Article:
Spearheaded by the World Meteorological Organisation (WMO), the Systematic Observations Financing Facility (SOFF) provides a new way to upgrade our global weather and climate forecasting systems for a fraction of the cost compared to current investment plans. SOFF applies internationally agreed metrics – the requirements of the Global Basic Observing Network (GBON) – to guide investments and create local benefits while delivering on a global public good.

This new information brief explains how the world can benefit from improved surface-based observations and shows how targeted investments can yield the highest level of improvement in weather prediction and climate analysis.

Improved surface-based observations deliver economic, environmental, and social benefits. Alongside the provision of timely warnings about extreme weather events, investments in weather and climate services yield a strong positive cost-benefit ratio that will positively impact a wide range of sectors. However, these benefits will only be realised if systems are in place to translate them into useful information through improved forecasting.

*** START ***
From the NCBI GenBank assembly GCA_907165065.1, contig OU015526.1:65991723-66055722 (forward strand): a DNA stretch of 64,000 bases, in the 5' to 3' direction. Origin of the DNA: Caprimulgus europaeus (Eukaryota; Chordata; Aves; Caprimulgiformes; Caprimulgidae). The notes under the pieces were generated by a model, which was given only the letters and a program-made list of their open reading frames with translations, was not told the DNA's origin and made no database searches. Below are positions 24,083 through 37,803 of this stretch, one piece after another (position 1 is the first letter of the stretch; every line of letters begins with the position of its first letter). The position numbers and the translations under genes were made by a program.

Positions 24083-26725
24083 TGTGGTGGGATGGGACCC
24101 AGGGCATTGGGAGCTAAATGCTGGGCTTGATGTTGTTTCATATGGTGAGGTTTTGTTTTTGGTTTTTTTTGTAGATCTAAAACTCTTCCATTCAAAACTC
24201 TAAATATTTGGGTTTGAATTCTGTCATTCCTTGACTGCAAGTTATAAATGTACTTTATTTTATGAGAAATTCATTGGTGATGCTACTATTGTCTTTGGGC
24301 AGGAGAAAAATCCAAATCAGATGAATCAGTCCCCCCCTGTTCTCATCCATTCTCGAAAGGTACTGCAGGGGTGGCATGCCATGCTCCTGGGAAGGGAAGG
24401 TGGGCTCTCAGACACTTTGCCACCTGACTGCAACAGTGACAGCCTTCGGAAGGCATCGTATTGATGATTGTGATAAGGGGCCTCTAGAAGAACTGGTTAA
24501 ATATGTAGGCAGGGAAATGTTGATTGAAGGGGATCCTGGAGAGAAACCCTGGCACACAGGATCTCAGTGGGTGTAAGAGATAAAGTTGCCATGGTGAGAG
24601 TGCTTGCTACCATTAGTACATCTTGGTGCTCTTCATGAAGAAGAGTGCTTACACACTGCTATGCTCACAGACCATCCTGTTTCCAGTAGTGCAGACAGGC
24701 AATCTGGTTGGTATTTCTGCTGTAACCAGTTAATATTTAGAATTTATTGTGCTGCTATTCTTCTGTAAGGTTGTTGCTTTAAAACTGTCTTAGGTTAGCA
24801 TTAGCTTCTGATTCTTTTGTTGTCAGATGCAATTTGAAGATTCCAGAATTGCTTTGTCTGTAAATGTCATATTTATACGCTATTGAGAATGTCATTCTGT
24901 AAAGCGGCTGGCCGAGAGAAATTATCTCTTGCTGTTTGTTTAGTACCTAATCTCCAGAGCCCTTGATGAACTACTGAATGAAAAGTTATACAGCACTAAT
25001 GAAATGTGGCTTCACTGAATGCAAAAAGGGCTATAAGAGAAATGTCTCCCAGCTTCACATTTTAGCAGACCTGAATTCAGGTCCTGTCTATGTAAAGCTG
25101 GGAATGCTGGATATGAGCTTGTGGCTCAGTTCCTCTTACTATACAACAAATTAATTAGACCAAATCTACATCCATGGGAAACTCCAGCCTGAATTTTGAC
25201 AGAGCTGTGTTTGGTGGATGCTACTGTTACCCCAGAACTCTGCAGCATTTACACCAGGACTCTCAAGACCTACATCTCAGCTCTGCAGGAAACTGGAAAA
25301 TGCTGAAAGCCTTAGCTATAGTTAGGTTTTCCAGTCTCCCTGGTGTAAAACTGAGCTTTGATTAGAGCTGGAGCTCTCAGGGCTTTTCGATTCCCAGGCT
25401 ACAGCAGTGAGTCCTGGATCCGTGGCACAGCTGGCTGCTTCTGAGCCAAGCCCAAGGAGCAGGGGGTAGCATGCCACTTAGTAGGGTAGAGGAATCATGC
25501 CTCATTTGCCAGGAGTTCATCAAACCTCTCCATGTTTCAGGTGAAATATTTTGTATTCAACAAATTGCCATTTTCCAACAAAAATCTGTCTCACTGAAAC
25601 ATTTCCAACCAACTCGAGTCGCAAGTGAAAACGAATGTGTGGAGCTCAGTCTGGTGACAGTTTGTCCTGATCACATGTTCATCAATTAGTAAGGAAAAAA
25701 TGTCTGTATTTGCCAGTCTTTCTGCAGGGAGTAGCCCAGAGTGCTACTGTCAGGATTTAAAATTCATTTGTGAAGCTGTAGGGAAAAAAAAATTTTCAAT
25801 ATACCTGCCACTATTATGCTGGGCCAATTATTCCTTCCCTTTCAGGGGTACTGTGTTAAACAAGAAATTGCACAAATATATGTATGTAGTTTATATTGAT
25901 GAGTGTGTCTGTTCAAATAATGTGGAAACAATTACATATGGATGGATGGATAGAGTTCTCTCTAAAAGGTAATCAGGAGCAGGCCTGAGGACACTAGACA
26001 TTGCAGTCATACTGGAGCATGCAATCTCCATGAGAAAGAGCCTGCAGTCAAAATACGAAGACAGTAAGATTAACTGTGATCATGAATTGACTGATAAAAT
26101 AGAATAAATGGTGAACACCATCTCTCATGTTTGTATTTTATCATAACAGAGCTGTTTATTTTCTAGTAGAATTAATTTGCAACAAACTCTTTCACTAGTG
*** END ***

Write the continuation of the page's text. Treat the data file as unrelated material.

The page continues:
Numerical Weather Predictions (NWPs) use computer-encoded versions of predictive equations of atmospheric behaviour to understand how climate has changed in the past, and how it may be evolving in the future. While global NWP is useful, there is significant scope for improvement in NWP accuracy. In fact, full implementation of GBON will roughly double the amount of surface-based data available to global NWP.

The monetary benefits of implementing GBON will fall mainly to regions with a high share of global GDP. However, there are massive cost savings to be had by all. Currently, the world’s global observation system is estimated to cost US$ 10 billion a year whereas the estimated funding to supports Small Island Development States (SIDS) and Least Developed Countries (LDCs) in achieving GBON compliance for an initial five-year period corresponds to USD 400 million.